30 March 2009
Treatment of migraine attacks by compression of temporal superficial arteries using a deviceCarlo CianchettiABCDEFG, Maria Elisabetta CianchettiBCF, Tiziana PisanoBCF, Yousef HmaidanBCF
Med Sci Monit 2009; 15(4): CR185-188 :: ID: 869619
We recently reported that prolonged compression of the scalp arteries blocks pain in a large percentage of migraine attacks. We aimed to determine whether the use of a simple device that compresses the temporal superficial arteries can ameliorate migraine pain.
Material and Method
Thirty consecutive patients (21 women, 9 men), who had positive effect with prolonged digital compression, were included in this study. Subjects were instructed to apply a simple device that firmly compresses both temporal arteries at the onset of each migraine attack.
Eight subjects terminated treatment because of localized pain induced by compression of the device. In the remaining 22 subjects, 38.4% of all attacks in the first treatment month and 52.5% in the second month were aborted or attenuated by at least 1 degree of severity. Painkiller use dropped from a mean of 6.9 tablets in the month prior to use of the device to a mean of 4.5 in the first month and 3.8 in the second month of application of the device; the differences were statistically significant for both months (p<.001). Opinions regarding the effect of the device were positive for 15 subjects (slightly for 3, moderately for 8, and markedly for 4) and negative for 3; the remaining 4 subjects were uncertain as to its effect.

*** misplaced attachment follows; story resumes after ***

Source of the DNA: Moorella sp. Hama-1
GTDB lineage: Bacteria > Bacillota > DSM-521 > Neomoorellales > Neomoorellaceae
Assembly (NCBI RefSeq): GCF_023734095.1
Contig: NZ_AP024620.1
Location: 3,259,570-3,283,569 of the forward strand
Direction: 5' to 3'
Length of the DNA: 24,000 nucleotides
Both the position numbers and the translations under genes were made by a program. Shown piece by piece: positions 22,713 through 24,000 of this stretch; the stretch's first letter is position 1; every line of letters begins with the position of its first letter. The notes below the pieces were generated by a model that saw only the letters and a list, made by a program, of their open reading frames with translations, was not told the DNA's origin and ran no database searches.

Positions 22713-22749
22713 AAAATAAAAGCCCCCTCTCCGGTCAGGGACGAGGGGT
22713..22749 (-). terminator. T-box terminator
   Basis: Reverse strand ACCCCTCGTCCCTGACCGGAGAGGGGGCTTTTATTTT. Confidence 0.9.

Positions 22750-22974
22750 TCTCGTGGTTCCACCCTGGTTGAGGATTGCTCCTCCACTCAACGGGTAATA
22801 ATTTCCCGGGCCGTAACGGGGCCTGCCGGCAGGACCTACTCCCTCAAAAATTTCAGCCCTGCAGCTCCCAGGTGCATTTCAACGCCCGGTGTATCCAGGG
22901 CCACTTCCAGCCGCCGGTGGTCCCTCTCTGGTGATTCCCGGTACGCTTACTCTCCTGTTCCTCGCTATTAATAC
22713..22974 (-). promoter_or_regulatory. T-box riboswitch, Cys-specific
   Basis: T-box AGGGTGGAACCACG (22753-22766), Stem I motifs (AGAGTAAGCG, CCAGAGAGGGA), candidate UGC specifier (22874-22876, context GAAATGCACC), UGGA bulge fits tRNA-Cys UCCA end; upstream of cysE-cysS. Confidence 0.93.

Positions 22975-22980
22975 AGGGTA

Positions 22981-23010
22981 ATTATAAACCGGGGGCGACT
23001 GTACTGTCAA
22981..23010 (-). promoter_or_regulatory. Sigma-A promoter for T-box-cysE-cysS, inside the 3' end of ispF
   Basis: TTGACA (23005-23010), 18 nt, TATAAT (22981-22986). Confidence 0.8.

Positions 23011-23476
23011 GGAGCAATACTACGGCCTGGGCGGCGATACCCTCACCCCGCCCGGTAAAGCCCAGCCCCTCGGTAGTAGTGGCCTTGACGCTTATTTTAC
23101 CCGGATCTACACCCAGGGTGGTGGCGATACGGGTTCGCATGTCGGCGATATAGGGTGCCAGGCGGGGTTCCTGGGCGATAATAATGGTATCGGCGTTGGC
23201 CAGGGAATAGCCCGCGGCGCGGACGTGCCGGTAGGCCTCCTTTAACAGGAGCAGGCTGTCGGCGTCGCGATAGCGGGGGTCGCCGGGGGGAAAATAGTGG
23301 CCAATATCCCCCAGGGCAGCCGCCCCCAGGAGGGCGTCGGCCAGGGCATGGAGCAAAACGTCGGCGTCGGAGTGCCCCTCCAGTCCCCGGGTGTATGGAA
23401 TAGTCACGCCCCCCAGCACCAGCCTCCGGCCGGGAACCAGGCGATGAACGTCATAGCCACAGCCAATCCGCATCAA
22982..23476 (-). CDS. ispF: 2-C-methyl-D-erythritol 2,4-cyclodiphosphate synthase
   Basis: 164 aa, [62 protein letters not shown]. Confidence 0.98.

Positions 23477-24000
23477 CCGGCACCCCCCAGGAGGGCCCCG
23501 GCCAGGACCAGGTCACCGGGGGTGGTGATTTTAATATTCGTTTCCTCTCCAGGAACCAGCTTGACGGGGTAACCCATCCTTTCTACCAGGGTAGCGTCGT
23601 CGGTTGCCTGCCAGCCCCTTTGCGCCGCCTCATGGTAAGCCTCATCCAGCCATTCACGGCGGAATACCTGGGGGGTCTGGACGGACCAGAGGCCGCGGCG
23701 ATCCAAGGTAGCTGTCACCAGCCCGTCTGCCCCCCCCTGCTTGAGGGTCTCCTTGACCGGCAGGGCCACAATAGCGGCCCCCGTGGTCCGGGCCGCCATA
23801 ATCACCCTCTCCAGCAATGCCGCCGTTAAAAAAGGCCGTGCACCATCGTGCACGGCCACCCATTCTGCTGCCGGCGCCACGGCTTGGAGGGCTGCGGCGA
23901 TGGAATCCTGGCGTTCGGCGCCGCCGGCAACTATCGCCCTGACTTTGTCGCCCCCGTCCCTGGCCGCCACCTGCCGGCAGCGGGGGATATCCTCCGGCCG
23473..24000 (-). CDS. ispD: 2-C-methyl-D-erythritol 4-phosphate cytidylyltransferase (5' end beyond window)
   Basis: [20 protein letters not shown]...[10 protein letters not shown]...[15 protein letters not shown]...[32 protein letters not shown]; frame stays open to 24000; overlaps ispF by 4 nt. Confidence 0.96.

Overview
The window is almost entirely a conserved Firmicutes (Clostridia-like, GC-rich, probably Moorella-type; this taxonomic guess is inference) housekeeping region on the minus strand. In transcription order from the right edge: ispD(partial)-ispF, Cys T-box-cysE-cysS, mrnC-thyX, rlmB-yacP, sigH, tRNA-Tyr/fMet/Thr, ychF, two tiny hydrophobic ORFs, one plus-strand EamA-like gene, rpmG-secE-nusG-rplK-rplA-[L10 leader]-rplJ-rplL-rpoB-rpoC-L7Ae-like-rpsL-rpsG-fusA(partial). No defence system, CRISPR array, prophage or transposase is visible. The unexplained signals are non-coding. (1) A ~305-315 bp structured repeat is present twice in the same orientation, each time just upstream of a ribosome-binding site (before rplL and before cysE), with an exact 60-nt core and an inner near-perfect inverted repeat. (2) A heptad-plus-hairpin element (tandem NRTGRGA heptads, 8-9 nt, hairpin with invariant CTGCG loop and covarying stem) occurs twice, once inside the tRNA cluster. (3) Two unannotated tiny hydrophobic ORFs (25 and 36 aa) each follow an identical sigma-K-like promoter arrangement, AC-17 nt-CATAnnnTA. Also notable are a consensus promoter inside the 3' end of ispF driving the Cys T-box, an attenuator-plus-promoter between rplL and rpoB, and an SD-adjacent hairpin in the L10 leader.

A simple device that induces compression of the temporal arteries can abort or reduce pain in a significant number of migraine attacks. This represents a new method for treating migraine attacks and suggests the involvement of extracranial nociceptive afferents in the pathophysiology of migraine.
Keywords: Migraine Disorders - therapy, Equipment and Supplies, Adolescent, Temporal Arteries - physiopathology, young adult
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